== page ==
What do Mercedes, Loctite, Snickers, KIA, Skittles, and Doritos have in common? Normally very little, but in 2015 they all had a commercial spots during the Super Bowl. We all know these things do not come cheap; this year NBC asked a record breaking $4.5 million per 30 second spot. Super Bowl ads are world famous and a large part of the 114.4 million viewers that tune in actually watch it exclusively to see the ads. No wonder big brands go all-in during this most watched event of the year.

A costly tradition

Brand advertising is and always has been done primarily on traditional media such as TV. The idea is to influence consumers by storytelling and to build trust over a multitude of interactions with a brand. Digital advertising on the other hand has, from its inception, been dominated by performance marketing, i.e. demanding full accountability for views, clicks, and conversions. In doing so, advertisers have always accepted a large amount of “waste” at the top of the funnel while demanding a no-cure-no-pay type of deal at the bottom. That big brand advertisers seem to be so forgiving with TV advertising also shows how ad spend is allocated: TV amounts to 40% of the world’s $537 billion advertising market, while total internet advertising takes around 25%.

The reason that brand advertisers splurge on TV ads like those during the Super Bowl is because they have been proven to have high impact, are easy to repeat, and scale immensely. That this comes at a price – reaching large amounts of people that have no use for their specific product, are uninterested, and sometimes downright annoyed with their ad – seems to be taken for granted.

Change is difficult

But now times are changing. We have a new contester in the media space which is stealing significant amounts of time from TV watching, especially for the younger generations. Millennials, for example, spend on average 5 hours and 12 minutes per day on their mobile device, leaving very little time leftover for television.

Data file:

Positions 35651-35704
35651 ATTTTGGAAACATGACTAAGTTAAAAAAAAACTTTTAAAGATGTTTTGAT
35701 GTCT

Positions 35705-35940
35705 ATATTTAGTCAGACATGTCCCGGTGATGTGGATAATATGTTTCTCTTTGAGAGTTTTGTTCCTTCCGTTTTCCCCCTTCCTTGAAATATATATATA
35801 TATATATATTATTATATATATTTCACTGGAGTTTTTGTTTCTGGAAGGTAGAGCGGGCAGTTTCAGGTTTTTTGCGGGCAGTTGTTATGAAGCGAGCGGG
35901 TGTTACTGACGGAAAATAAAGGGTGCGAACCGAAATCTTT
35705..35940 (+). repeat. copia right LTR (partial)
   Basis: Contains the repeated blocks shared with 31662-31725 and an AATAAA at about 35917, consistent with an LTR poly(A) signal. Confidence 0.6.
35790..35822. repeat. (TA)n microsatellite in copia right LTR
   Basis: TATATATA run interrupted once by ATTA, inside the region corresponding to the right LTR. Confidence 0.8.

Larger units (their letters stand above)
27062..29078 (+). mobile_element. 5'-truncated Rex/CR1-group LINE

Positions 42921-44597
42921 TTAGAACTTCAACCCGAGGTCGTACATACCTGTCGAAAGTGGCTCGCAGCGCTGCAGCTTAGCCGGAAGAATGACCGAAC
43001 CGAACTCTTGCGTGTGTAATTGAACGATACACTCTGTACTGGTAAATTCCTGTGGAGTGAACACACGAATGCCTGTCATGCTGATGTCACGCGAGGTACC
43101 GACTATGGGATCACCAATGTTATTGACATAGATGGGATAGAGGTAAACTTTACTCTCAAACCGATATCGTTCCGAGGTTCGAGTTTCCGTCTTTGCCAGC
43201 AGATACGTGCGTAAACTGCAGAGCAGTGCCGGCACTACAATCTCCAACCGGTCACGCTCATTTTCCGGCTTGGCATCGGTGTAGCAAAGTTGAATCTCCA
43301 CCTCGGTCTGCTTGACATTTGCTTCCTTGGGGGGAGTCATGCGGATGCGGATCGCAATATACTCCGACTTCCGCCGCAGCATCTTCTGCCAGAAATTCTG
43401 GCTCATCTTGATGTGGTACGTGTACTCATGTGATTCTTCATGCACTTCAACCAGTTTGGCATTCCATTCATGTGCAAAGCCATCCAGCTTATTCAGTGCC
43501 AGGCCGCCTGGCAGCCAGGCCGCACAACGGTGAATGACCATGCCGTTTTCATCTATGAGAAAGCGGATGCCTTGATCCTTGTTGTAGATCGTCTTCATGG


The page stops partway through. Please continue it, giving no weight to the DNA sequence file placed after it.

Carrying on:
The problem is that mobile is a brand new (pun intended) advertising channel, especially compared to radio, print and, television, and brands have yet to figure out how to advertise effectively on a wide scale. Brands need the mobile equivalent of a Super Bowl ad.

The good news is that mobile will provide a much better alternative than TV ads. Sure, the Super Bowl attracts over a hundred million viewers, but all of these fantastically different people will see the exact same 30 second video. Imagine a mobile app with a hundred million active users, now imagine the trove of data the app contains, go further to imagine showing an ad that has been programmatically chosen to be perfectly suited for each particular user based on that data, and now imagine measuring effectiveness in real-time.

Today, however, there are some barriers. Unlike with desktop advertising, until recently there has not been a (properly functioning) mobile equivalent of the tracking cookie because most activity happens in-app, which essentially form little data silos. This means targeting interest, demographic, and intent based audience segments on mobile was not possible on a large scale without having a ton of first party data. There are only a few app publishers that have both the reach and the data suited for brand advertising and they don’t like to share, (at all.)

The future is looking bright

There are mobile apps that have hundreds of millions of users but are missing the right data to attract brand advertisers. These are the app publishers Personagraph wants to empower. Through the Audience Platform they are able to understand who their users are, and this allows them to monetize significantly better on a data enriched programmatic platform, resulting in higher eCPMs. Advertisers can also create campaigns focused on custom audience segments, which greatly improves effectiveness while not sacrificing scale nor being locked into one ecosystem. In other words, everybody wins.

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